Law Firms

Report: Dewey Bond Offering Painted 'Rosy Picture,' Didn't Disclose Partner Guarantees

Dewey & LeBoeuf was able to raise $125 million in a bond offering in March 2010 that touted the firm’s “strong financial condition and conservative debt profile.”

The offering didn’t disclose pay guarantees used to lure and keep as many as 100 partners with the firm, according to the New York Times DealBook blog, which obtained a copy. The 58-page document “paints a rosy picture of Dewey, even as cracks in the firm’s finances were starting to show,” the story says.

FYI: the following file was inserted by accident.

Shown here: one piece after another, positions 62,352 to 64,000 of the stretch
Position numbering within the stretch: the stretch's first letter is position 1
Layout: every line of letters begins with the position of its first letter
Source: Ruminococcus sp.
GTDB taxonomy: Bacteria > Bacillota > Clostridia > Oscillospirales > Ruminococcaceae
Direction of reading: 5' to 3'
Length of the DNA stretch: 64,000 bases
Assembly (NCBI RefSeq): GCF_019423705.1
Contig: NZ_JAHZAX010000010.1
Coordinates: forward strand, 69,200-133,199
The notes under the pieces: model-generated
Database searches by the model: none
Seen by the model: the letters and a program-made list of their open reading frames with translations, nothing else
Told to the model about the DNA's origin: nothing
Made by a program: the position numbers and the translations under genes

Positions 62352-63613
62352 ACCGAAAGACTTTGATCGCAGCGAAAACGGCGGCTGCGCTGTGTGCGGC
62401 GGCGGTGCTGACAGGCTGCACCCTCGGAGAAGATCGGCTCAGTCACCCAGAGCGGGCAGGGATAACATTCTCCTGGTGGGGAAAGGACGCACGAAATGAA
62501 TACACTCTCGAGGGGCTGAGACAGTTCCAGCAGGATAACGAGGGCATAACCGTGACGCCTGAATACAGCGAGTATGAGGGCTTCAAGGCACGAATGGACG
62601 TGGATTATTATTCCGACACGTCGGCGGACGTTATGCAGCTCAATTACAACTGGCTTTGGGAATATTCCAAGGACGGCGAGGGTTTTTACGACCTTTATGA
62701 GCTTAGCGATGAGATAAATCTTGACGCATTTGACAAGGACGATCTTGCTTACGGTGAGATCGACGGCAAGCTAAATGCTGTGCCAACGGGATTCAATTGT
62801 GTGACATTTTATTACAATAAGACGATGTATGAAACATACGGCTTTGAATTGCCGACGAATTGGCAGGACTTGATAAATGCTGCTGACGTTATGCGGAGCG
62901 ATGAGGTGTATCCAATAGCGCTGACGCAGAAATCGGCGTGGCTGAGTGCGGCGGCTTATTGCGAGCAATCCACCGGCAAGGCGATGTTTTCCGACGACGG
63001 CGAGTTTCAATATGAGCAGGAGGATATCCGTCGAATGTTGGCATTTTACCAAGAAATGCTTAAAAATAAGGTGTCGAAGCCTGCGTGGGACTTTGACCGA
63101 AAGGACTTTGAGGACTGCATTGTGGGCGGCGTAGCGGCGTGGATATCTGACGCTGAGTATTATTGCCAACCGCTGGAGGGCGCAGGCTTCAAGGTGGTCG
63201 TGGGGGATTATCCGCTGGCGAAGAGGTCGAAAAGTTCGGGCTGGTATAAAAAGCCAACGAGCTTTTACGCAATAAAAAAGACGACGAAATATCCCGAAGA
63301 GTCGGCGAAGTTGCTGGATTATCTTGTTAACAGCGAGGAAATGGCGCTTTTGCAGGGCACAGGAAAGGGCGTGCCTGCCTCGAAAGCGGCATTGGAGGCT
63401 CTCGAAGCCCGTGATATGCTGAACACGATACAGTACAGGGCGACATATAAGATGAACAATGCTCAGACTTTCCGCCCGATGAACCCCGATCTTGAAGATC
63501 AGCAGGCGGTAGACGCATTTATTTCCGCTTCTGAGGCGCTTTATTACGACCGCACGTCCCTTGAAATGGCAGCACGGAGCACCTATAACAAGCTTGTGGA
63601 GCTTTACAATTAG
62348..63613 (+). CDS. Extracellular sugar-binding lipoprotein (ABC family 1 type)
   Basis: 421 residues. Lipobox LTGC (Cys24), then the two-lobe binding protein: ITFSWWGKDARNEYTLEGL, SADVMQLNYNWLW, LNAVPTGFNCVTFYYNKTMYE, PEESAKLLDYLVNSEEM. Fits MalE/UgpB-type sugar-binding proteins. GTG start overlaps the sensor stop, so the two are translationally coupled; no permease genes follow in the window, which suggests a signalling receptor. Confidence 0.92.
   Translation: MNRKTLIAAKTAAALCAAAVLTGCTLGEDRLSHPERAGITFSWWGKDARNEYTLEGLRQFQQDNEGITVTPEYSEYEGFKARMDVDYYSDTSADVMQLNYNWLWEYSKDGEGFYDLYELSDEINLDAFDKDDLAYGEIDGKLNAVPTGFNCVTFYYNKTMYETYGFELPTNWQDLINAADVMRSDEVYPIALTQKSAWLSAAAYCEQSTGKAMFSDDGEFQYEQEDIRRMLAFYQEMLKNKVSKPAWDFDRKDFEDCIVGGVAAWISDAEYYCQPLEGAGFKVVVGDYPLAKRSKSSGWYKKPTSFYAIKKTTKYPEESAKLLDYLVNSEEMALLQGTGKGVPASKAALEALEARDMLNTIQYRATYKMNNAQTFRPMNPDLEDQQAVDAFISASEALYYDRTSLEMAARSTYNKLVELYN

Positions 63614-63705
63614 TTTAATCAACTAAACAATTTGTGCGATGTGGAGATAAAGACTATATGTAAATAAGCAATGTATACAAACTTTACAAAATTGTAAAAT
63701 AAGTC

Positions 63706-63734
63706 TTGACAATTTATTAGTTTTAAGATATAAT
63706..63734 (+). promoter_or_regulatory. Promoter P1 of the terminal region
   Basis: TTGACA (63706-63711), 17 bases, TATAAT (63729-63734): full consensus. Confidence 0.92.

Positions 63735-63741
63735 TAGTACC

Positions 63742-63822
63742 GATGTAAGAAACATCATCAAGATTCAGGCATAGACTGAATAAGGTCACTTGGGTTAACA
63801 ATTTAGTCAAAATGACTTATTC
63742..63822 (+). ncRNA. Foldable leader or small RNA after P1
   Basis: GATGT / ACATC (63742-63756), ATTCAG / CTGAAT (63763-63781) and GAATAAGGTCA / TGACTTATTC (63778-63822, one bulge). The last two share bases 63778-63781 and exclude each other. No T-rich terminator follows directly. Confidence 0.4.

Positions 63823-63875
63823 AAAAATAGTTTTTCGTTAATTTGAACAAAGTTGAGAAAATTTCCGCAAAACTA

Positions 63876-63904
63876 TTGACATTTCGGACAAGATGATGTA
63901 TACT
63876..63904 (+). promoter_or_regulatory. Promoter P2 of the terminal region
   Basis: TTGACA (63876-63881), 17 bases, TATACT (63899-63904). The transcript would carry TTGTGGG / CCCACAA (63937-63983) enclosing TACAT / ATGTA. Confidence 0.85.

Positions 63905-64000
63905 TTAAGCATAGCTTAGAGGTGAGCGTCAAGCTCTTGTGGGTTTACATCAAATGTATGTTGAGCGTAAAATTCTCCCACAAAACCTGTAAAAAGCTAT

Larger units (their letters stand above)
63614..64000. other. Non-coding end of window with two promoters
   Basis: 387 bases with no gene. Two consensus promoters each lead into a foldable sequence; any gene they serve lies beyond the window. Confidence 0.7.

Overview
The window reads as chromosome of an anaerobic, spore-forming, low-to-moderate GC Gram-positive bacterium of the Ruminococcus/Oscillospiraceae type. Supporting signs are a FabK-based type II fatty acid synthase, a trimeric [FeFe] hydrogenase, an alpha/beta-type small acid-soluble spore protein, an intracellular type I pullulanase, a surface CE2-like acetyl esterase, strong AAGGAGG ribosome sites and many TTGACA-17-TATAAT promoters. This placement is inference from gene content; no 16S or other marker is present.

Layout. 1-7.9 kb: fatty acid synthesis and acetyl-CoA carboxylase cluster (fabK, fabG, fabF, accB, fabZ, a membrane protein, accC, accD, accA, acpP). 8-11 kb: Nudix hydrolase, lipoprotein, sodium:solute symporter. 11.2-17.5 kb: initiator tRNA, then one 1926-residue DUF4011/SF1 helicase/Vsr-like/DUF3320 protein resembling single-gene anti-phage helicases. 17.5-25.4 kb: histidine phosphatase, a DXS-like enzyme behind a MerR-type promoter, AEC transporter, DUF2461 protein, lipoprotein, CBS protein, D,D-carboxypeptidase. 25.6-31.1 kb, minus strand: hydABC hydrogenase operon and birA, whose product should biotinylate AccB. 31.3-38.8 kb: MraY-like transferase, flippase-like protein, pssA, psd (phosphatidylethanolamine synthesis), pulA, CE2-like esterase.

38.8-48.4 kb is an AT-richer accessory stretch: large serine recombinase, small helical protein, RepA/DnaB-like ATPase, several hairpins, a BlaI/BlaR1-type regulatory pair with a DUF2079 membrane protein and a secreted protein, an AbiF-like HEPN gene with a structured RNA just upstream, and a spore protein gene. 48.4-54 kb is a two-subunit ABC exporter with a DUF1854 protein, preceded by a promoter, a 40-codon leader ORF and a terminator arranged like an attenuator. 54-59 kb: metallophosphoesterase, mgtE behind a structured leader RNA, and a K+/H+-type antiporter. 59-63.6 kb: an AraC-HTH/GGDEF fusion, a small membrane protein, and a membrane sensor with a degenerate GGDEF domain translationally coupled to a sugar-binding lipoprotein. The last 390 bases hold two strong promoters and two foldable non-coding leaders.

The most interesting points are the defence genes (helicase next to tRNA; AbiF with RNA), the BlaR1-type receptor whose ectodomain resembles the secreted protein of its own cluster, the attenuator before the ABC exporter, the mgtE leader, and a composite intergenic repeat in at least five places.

Securities lawyers told DealBook that Dewey could face litigation because it failed to mention the guarantees. Some partners at the firm had pay packages worth more than $5 million a year.

In the past, Dewey has said its debt levels were not excessive. The firm raised money through the bond offering and had drawn $75 million on its credit line. The bond offering was a private placement, indicating sophisticated investors were buying the debt. Sources told DealBook that big insurance companies were the largest purchasers of the bond issue.

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